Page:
Our first lesson, from the prophet Joel, contains God’s response to his people Israel as they endure crisis of droughts and locust plagues. God assures them that he will restore his people; there will be abundant rain again, and a future of wellbeing for Israel will come. This promise of restoration alludes to the covenantal relationship between God and his people, meaning that faithfulness and patience will be asked of them. But look at what God also promises: “Then afterward I will pour out my spirit on all flesh; your sons and daughters will prophesy, your old men shall dream dreams, and your young men shall see visions.” There will be hope and plans for the future, shared by young and old. This is the greatest and most life-giving promise of all, and one that God extends to us, as well.
Paul concludes his second letter to Timothy in our second reading. Although he reflects from prison on his impending death, Paul is not morbid or hopeless. He sees his life as having been well spent as an offering to God, when he writes, “I am already being poured out as a libation.” His assessment of his life is triumphant: “I have fought the good fight, I have finished the race, I have kept the faith.” He has proclaimed the message he was sent to proclaim. Paul writes this to encourage Timothy to do the same, and we can draw courage from his words, too.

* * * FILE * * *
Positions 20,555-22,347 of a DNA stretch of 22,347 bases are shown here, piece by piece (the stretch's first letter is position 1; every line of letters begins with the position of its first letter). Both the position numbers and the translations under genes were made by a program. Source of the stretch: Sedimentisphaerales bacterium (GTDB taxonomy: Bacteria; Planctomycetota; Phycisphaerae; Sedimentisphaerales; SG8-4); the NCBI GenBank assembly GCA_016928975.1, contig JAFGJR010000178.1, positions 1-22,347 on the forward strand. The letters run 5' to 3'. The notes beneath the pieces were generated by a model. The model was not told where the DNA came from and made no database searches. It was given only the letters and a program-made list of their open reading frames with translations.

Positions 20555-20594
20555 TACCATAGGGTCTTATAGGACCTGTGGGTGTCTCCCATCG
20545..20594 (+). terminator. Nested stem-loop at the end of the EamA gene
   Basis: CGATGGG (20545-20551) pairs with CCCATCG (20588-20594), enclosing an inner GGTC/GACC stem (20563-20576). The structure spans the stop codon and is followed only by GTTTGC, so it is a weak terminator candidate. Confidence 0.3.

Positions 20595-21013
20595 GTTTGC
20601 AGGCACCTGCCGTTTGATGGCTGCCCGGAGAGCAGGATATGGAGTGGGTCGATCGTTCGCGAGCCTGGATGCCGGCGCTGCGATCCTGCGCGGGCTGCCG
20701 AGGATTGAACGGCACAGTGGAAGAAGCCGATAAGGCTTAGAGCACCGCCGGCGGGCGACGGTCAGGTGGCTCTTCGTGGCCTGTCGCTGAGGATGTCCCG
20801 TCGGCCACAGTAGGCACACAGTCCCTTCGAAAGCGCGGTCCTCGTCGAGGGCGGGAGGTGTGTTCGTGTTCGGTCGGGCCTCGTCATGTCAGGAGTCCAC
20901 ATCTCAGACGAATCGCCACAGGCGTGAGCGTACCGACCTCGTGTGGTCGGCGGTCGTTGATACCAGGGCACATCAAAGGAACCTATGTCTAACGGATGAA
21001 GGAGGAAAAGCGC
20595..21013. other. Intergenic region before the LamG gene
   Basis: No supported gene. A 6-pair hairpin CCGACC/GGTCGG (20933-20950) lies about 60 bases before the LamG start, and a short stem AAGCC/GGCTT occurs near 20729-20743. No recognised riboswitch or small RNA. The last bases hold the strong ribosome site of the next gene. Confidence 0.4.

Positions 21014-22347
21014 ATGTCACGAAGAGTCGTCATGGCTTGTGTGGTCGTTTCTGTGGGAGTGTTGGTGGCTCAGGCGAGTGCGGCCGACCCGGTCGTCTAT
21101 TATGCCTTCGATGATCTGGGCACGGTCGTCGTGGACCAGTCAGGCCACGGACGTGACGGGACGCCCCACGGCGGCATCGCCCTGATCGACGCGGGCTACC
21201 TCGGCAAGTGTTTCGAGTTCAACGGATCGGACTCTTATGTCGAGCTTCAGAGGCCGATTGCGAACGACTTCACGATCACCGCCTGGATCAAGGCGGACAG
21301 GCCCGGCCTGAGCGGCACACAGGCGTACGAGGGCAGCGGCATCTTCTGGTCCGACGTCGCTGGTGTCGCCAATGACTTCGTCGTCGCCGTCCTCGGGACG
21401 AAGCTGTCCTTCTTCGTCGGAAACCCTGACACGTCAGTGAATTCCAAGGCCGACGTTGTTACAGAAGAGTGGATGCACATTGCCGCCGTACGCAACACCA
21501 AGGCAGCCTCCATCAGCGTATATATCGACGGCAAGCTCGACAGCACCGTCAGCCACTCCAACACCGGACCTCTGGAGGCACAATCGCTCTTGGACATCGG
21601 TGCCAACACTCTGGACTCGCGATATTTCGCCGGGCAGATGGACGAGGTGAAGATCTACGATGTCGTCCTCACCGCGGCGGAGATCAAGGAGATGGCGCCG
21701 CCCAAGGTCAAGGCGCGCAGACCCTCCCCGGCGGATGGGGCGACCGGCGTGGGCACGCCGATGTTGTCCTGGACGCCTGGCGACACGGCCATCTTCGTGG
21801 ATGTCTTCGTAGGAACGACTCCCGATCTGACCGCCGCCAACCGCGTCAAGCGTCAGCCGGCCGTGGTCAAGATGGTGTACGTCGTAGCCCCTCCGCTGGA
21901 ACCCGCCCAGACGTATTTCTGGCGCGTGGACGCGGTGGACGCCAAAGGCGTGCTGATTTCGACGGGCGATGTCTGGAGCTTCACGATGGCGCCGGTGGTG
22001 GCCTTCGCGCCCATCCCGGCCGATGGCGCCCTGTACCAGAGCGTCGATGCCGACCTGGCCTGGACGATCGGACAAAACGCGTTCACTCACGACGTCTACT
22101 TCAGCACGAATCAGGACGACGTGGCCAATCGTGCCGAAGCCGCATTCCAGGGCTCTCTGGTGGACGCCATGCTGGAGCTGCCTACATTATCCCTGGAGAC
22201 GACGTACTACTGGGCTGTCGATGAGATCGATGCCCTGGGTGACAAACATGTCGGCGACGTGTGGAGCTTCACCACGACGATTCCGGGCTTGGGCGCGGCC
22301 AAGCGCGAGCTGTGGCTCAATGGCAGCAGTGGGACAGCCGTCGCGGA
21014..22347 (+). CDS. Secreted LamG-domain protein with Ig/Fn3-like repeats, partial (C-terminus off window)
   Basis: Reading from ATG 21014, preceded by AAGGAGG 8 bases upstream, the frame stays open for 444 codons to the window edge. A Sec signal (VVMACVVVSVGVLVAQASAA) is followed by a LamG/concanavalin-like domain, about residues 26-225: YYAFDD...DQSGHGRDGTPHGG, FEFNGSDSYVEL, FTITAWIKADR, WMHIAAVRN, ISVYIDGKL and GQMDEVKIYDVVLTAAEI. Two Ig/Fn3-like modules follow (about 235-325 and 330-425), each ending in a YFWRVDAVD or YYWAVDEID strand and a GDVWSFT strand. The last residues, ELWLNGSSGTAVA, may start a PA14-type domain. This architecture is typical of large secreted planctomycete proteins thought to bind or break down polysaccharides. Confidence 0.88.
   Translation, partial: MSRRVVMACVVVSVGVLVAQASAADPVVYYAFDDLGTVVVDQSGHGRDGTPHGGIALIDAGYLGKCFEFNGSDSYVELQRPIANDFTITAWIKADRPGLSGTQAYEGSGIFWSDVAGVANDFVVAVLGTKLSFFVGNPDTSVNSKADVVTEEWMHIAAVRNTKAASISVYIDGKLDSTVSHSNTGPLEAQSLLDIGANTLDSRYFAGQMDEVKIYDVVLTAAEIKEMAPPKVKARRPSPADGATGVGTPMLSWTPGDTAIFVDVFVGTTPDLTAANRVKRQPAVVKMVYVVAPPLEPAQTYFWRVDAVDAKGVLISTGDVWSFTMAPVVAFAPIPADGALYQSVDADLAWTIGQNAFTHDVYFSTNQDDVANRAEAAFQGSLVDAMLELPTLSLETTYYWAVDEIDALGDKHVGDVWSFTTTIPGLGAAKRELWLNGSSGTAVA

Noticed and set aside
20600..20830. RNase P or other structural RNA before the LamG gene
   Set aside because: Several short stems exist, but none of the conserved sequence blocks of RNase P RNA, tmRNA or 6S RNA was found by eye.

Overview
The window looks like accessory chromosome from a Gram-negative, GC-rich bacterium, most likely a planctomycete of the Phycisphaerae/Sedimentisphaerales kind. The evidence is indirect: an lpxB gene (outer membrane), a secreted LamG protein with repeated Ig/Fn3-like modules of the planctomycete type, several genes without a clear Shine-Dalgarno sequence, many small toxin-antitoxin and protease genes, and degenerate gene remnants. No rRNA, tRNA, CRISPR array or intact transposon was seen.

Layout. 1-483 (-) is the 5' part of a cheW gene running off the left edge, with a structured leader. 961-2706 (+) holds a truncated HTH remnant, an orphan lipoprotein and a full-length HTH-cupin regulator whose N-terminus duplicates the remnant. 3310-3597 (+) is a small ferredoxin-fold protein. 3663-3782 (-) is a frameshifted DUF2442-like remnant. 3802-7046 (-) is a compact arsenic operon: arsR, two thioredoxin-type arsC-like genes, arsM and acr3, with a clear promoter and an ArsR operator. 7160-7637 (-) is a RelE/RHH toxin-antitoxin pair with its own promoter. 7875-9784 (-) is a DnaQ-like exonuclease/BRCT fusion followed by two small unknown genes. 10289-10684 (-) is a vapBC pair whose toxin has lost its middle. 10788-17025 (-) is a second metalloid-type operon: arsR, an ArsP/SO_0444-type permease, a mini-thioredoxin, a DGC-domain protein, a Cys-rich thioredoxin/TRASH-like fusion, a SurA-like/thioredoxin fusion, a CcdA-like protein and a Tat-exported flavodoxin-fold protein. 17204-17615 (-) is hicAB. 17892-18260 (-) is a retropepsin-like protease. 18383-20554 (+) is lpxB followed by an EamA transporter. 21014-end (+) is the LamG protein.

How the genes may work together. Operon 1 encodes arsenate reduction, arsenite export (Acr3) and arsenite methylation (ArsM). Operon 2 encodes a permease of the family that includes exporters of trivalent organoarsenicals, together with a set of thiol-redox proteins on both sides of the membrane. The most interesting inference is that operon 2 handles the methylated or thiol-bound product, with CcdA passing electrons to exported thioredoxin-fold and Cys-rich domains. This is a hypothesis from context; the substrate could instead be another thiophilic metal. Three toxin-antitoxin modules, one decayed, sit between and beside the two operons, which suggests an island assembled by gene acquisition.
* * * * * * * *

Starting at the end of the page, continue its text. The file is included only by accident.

The gospel reading from Luke is a companion parable to last week’s parable of the persistent widow and the unjust judge. This week we have the parable of the Pharisee and the tax collector. Although this may look like a lesson about religious practice, it is also another teaching about who is “justified” in the end. The Pharisee in the Temple turns his prayer into a competition in which he is bound to be the winner; he tells God about all his good points and his superiority to other people, especially to the tax collector, whom he judges and denounces. The tax collector, meanwhile, offers up his poor self to the great heart of merciful God, saying only, “God, be merciful to me, a sinner!” Jesus concludes his teaching by telling us that the tax collector is the one justified in God’s sight. This is a powerful statement of what Paul called “justification by faith.” Our “rightness” does not matter to God; how good we are, and how upstanding we are in the sight of others does not matter to God. What matters to God is our acceptance of and complete reliance on his love and mercy.
It is very easy in this season of posturing, self-promotion, and graceless speech to fall into the ways of thinking and speaking that we hear and read daily through the media and social contacts. This is spiritually toxic. I will leave you with some wise and ancient words from St. Isaac the Syrian (7th century): “Do not pass through the streets of the hot-tempered and quarrelsome, lest your heart be filled with anger, and the darkness of delusion dominate your soul.” Be a child of the light.